By Matthew Rodriguez
Pasadena Weekly Deputy Editor

Assemblymember Chris Holden advocated for his Assembly Bill 100 that would further regulate the amount of lead in drinking water during an Aug. 26 web conference.

“California has been working to reduce residents’ exposure to lead, yet it is still leaching into our drinking water through faucets and fixtures,” Holden said. “We’re hopeful that this bill, AB 100, will be released from Senate appropriations today and make it to the governor’s desk for signature so we can keep Californians safe from the harmful effects of lead.”

The bill has received support from Clean Water Action; the Environmental Working Group; the Western Center on Law and Poverty; and CALPIRG, a statewide advocacy organization.

“Our message is clear,” said Jenn Engstrom, CALPIRG state director. “Lead in our drinking water is dangerous for our communities, especially children. We need to do everything we can to get the lead out.”

AB 100 aims to reduce lead leaching in endpoint devices, such as faucets, to no more than 1 microgram — five times better than the current industry standard.

In a water distribution system, corrosion of pipes and solder causes the dissolution of these materials. The metals then leach into the water supply, which causes lead and copper concentrations in the water to increase

If passed, AB 100 would be the strictest lead leaching law in the nation. As students return to school amid the COVID-19 pandemic, participants of the press conference focused on the negative effects lead can have on children.

“As we learned from the pandemic, many school buildings are old and have not been adequately maintained with adequate ventilation or plumbing,” said Dr. Alice Kuo, UCLA chief of pediatric medicine.

Lead is a highly toxic metal sometimes found in older water pipes. Lead exposure can damage the brains and central nervous system of young children. Even at low levels, lead exposure is dangerous to children. It can cause IQ loss, learning disabilities, behavioral problems and impaired hearing. When exposed to lead, adults can have an elevated risk of cardiovascular disease, high blood pressure, and kidney and nervous system problems.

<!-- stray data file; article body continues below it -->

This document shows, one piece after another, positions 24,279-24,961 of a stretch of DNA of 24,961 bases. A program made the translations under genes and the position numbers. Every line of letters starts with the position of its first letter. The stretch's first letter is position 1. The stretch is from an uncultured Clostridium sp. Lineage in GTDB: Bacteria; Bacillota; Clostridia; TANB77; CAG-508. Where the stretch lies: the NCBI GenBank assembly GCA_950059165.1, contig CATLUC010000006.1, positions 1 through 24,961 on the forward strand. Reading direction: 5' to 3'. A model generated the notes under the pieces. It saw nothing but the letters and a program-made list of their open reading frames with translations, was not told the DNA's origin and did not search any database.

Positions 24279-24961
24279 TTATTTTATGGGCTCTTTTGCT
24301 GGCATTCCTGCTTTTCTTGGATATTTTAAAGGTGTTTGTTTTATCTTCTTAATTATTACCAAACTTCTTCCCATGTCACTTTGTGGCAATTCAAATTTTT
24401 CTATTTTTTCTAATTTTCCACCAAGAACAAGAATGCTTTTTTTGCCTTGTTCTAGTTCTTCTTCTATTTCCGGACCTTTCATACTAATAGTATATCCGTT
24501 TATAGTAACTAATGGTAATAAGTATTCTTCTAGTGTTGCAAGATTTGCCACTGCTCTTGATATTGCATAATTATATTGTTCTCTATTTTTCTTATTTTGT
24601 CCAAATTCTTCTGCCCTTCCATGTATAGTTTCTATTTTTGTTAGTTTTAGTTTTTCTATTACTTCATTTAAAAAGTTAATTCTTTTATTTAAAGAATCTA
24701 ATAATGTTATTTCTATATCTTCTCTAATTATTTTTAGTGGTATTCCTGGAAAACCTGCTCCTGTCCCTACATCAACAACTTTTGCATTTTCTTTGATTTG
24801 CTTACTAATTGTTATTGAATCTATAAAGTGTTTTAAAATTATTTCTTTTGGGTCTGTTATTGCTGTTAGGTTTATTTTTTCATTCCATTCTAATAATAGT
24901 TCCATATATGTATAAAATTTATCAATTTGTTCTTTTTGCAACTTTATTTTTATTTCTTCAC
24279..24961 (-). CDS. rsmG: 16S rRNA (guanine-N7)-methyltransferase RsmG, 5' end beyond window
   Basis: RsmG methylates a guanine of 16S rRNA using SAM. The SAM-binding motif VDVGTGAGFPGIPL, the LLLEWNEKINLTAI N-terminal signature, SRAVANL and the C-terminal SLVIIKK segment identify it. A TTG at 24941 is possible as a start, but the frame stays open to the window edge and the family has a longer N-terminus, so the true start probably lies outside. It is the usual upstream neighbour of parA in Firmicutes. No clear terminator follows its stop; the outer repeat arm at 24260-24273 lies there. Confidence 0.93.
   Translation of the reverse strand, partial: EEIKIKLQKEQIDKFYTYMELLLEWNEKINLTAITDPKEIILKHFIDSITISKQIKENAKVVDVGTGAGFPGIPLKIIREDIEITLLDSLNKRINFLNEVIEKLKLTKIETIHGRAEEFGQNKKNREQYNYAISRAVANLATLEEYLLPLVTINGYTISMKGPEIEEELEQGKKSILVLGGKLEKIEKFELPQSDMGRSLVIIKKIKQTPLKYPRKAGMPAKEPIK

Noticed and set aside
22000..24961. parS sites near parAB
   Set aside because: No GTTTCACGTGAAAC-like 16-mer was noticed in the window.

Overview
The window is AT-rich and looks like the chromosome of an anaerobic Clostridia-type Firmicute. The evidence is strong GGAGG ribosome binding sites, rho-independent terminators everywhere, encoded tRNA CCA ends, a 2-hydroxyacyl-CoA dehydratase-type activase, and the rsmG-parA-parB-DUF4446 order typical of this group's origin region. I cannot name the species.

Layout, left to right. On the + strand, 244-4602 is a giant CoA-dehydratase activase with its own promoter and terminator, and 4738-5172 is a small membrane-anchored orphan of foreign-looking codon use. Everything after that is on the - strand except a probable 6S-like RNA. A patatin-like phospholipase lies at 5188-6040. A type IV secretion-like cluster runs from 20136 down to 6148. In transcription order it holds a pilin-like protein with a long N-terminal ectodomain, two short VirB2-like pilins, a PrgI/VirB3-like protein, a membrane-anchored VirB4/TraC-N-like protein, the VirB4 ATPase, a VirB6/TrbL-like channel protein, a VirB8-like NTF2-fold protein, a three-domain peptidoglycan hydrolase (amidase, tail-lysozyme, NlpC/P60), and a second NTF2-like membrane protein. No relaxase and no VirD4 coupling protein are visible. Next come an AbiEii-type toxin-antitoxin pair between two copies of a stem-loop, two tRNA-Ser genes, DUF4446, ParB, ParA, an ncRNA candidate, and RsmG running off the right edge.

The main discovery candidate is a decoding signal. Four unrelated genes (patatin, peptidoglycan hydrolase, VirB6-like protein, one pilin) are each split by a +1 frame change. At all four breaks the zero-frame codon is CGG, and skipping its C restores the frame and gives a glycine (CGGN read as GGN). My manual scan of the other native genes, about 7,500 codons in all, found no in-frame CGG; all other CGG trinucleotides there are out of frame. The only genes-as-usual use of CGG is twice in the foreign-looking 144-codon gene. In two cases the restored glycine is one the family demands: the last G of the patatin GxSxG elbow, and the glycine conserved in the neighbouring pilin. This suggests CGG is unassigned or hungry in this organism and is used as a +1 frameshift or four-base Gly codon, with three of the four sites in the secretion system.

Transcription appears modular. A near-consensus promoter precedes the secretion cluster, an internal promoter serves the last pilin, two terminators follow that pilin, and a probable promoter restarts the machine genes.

“We know toxic lead exposure is not good for children’s brains,” Kuo said. “Lead poisoning still happens though in the United States. And after the Flint, Michigan, water crisis, we’re more aware of the importance of removing all sources of lead that children could be exposed to.”

In the past several years, California has worked to reduce lead exposure in schools and child centers. In 2017, the state Legislature passed AB 746, which required testing of public schools tap water. In 2018, Holden authored AB 2370, which expanded the required testing to child care centers.

In 2012, Gov. Jerry Brown signed AB 365, which made California the first state to legally recognize the human right to water. However, advocates such as Clean Water Action Policy Director Andria Ventura said they believe that with faucets leaching lead, California is failing to fulfill its obligation to provide clean drinking water.

“We cannot fulfill this obligation if we have lead coming out of our taps,” she said.